In addition to being the most successful Indiana author of the 21st century, a YouTube star, and an executive producer of Hollywood films, John Green once reviewed books for a living. Although his time at Booklist lasted only a few years, I’d be lying if I said I didn’t feel a little additional pressure assessing his new collection of essays, The Anthropocene Reviewed. As is evident in his weekly Vlogbrothers videos (3.3 million subscribers) and Crash Course series (12.3 million), Green possesses the kind of intelligence rarely applied to, say, the history of Diet Dr. Pepper or the regional grocery chain Piggly Wiggly. That, along with his fondness for Indiana, is what makes his latest book so much fun.
The Anthropocene Reviewed began in 2018 as a podcast dedicated to studying the “human-centered planet.” Green dives into the history of subjects from the bubonic plague to Monopoly, rating them each on a five-star scale. I give podcasts, as a medium, one star. Listening to someone blather in monotone with no visual accompaniment always struck me as an outdated and boring format. I’ve found myself listening to Green’s, however, for its straight-faced evaluations of absurd subjects like Hawaiian pizza and tongue-in-cheek appraisals of serious ones like viral meningitis (same episode).
Green has expanded some of those installments into short essays for the book. The podcast’s most devoted listeners won’t find as much new material as they’d like, with many of the 44 essays borrowing liberally from episodes. Still, Green’s empathy and sense of humor shine through both the new material and the old—most clearly when he’s writing about the Hoosier State.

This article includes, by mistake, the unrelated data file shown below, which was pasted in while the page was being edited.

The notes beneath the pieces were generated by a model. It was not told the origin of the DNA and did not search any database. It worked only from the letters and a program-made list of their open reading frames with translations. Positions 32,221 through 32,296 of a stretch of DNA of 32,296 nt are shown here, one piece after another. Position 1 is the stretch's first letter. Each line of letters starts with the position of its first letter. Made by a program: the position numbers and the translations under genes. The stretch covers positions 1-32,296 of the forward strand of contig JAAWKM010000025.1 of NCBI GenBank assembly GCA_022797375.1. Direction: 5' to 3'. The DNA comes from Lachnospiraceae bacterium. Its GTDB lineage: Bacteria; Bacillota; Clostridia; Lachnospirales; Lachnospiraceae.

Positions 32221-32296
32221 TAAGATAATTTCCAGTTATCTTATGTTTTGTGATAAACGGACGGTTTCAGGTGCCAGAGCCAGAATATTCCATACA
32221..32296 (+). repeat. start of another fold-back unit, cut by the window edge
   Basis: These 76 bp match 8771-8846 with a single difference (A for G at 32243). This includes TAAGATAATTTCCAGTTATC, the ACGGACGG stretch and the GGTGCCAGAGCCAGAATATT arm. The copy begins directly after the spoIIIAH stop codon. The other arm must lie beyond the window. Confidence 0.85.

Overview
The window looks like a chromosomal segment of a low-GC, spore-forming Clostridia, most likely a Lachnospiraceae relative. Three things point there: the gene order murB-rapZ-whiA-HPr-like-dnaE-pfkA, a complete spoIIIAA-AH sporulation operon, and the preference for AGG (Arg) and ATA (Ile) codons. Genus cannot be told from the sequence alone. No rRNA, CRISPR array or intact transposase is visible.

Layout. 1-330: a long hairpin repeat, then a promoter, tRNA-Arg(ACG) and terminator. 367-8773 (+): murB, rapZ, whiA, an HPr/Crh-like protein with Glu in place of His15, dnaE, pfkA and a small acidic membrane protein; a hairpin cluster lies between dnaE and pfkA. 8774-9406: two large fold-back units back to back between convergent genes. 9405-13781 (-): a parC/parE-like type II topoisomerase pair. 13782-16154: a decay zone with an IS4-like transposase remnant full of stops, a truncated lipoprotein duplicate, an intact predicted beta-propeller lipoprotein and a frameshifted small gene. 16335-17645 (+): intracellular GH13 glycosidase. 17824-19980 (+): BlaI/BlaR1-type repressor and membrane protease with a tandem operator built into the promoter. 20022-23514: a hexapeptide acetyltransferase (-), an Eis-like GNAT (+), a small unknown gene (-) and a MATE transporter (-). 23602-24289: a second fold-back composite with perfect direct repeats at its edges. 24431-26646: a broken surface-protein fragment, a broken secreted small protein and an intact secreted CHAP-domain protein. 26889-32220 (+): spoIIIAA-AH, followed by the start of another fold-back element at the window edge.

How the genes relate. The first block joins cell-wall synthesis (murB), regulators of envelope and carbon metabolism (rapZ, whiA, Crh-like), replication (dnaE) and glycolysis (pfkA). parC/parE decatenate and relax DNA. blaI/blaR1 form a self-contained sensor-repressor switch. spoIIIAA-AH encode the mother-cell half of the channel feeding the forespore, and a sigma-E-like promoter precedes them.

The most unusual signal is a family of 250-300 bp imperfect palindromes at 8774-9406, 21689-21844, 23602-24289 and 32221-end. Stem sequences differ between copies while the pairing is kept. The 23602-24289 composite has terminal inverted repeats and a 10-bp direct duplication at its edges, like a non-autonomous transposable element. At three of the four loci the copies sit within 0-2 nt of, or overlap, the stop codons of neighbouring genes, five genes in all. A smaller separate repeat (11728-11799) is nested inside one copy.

In a review of Indianapolis (one that ultimately, generously results in four stars), he writes, “There’s no getting around Indianapolis’s many imperfections … One of our major thoroughfares is named Ditch Road, for God’s sakes. Ditch Road. We could name it anything—Kurt Vonnegut Drive, Madam C.J. Walker Way, Roady McRoadface—but we don’t. We accept Ditch.” A review of the world’s largest ball of paint in Alexandria, Indiana, yields this gem: “I’ve often wished—especially when I was younger—that my work was better, that it rose to the level of genius, that I could write well enough to make something worth remembering. But I think that way of imagining art might make individuals too important. Maybe in the end, art and life are more like the world’s biggest ball of paint. You carefully choose your colors, and then add your layer as best you can. In time, it gets painted over.” Green’s assessment of the meteorological phenomenon “wintry mix” includes the confession, “Obviously, I don’t love being pelted by tiny balls of freezing rain or having sleet lash at me from seemingly impossible angles as it blows across the flat and unbroken misery of an Indiana field. And yet … I do kind of like wintry mix. It’s one of the ways I know that I’m home.” And his chapter on the Indy 500, too poignant to sum up with a brief quote, should be required reading this month.
Throughout the book, Green has hidden funny mini reviews of the standard elements of a published work that most readers flip right past: the copyright page, the half-title page, the autograph page. (He signed all 200,000 copies of the initial run.) For me, that same instinct is what made Green’s novels so readable: He’s curious enough to find meaning in the seemingly meaningless. As compelling as the plots of Paper Towns and Turtles All the Way Down are, it’s the digressions into the history of cartography and ancient tuatara reptiles that elevate them.
The Anthropocene Reviewed is Green’s first nonfiction book. “I realized I didn’t want to write in code anymore,” he says of his novels and the attempts readers made to know the author through the lines. Given the hundreds of hours he has spent sharing his life on YouTube, it’s unlikely readers will find many revelations in these pages about him. Through his inquisitive explorations of scratch ’n’ sniff stickers and Canada geese, however, I learned quite a bit about the world. I give The Anthropocene Reviewed four stars.